The Best Chef’s Knife, According to BA Editors
Are they right for you? If you value sharpness and precision and often spend hours chopping and slicing, you might gravitate towards a light Japanese-made knife. Compared to Western knives, the blades are thin, super sharp, and hard, meaning they hold their edge for longer (so you won’t have to sharpen them as often). They excel at precision slicing.
The caveats: Their hardness also makes them brittle, meaning they’re more prone to chipping or snapping if used improperly. And because their edges can be asymmetrical, these knives can also take a bit more finesse to sharpen well.
The choice between Japanese and Western knives isn’t always so cut and dry, if you will, but that’s a good thing: Many of the great knives blur the line between the categories—sharp like Japanese, durable like Western. As Joanna Rosenberg of Zwilling told me, the advent of higher-quality steel, better finish, and innovative heat treatments means that knife makers are able to produce sharper knives that are more durable and stay sharp longer. “The good German knives are coming out sharper and the good Japanese knives are coming out with more durability, but they haven’t met in the middle yet.”
The easiest way to decide what you prefer is to take a trip to a store where they’ll let you hold several different knives to see which feels best in your hand. If that’s not possible, order from a site with a generous return policy and a big selection. The best chef’s knife might not exist, but the best chef’s knife for you is somewhere out there—you’ve just got to find it. To help point you in the right direction, I polled Bon Appétit’s editors on their favorite chef’s knives to use at home and in the BA Test Kitchen. See our top picks below.
“Pound for pound, Mac knives (such as the 8″ scalloped chef’s knife) are the best out there,” says food director Chris Morocco. “I’ve used mine for years, and they hit the sweet spot in terms of being heavy and durable enough to take some kitchen abuse, but refined and precise enough that you will never need another kitchen knife again.” Made with hard-but-not-brittle alloy steel, this one’s a hybrid of Western and Japanese-style knives, which means it’s strong but won’t easily chip. It’s got good heft and it’s among the sharpest you’ll find. Notice those little dimples across the knife’s blade? They help the knife glide through sticky foods like potatoes, onions, and apples.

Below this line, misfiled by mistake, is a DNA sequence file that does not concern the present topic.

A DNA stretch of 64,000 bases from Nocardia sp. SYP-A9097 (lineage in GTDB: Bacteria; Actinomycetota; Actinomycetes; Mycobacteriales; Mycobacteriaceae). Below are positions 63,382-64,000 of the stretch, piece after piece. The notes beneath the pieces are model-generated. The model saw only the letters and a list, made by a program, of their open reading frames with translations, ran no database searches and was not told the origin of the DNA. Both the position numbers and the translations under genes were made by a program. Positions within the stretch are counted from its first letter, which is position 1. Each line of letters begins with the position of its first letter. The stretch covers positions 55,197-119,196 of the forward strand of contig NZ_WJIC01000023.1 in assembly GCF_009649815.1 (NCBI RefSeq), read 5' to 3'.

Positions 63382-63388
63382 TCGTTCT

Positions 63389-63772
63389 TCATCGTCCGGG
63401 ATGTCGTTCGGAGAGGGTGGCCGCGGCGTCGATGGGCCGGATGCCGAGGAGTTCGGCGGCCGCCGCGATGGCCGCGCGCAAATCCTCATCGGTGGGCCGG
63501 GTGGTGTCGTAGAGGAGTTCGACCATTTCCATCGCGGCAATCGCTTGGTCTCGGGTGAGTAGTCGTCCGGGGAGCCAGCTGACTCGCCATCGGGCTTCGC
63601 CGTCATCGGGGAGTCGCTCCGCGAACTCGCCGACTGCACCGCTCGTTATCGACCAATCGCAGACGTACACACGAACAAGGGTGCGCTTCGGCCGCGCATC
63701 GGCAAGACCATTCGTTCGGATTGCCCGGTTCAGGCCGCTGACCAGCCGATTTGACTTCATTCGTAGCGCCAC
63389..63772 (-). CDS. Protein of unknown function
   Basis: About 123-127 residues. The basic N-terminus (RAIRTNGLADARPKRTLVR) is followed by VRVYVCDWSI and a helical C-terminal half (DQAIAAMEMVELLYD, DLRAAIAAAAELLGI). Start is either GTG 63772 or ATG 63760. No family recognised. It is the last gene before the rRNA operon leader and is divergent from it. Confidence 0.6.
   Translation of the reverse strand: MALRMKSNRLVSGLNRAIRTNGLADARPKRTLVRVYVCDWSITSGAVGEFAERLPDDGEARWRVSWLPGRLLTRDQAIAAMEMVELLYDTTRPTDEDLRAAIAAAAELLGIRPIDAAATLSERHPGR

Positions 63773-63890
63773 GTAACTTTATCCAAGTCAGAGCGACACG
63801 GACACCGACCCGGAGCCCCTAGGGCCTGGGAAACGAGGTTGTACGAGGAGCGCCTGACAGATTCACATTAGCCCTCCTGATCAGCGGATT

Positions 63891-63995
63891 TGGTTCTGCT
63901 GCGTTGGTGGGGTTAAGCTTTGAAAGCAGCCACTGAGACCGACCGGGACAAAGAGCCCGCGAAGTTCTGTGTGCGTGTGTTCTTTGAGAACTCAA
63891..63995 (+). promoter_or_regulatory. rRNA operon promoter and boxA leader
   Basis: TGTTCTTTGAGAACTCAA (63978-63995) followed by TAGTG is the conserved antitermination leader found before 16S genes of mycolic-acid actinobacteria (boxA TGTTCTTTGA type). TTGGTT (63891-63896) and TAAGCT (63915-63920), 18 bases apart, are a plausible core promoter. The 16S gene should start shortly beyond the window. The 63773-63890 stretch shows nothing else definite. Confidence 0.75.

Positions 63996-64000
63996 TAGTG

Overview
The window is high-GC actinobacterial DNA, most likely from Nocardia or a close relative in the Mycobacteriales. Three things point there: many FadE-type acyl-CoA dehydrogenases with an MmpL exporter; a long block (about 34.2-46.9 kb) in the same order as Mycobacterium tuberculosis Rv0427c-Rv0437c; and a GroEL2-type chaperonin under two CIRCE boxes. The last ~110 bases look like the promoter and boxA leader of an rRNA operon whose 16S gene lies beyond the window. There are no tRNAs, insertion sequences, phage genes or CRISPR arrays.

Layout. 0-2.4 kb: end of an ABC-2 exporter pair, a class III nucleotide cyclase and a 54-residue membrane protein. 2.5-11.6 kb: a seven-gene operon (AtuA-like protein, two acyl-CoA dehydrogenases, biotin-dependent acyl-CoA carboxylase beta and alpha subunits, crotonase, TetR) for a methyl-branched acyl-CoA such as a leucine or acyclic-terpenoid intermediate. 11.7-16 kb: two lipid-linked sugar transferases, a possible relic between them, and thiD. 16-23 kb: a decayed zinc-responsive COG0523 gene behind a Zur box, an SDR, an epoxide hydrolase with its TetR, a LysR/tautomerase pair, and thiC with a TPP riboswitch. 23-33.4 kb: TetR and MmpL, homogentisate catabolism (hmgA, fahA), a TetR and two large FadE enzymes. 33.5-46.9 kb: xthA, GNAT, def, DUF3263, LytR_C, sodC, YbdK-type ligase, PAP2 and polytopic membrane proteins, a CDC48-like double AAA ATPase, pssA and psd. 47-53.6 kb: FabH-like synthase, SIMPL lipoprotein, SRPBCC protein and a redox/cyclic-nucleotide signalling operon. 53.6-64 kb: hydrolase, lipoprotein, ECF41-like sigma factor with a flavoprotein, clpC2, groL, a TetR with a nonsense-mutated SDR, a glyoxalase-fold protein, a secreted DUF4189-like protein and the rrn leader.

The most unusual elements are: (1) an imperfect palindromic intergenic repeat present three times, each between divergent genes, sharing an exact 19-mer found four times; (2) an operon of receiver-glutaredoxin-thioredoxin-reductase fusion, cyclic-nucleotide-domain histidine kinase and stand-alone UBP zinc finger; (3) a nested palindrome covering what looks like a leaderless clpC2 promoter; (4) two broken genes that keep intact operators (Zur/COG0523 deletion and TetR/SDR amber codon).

Mac Knife Professional 8 Inch Hollow Edge Chef Knife
Associate food editor Kendra Vaculin loves her collection of Global knives—and you can find the chef’s knife in both 8-inch and 6-inch variations. “They’re lightweight and really do feel like an extension of your arm when you use them,” she says. That’s, in part, because they’re so well-balanced: The hollow handle is full of an exact amount of sand added to offset the weight of the blade. If you want supreme stability while cutting and the ability to make super thin, delicate slices—this is the knife for you.
Global 8-inch Chef’s Knife
A great chef’s knife doesn’t have to be an expensive knife. BA editors are big fans of the Swiss-made 8-inch Victorinox Fibrox Pro, which costs less than $50. It’s the one that’s stocked in the Test Kitchen—and it’s also associate food editor Zaynab Issa’s favorite chef’s knife of all time. It’s a sharp knife with a stainless steel blade, and although it isn’t full tang—a.k.a. the blade doesn’t extend all the way into the handle—it’s a solid knife that’s easy to use, comfortable to hold, and sharpens nicely. It’s a good chef’s knife for both beginners and professionals, and Morocco says that it’s one of the best knives for your money.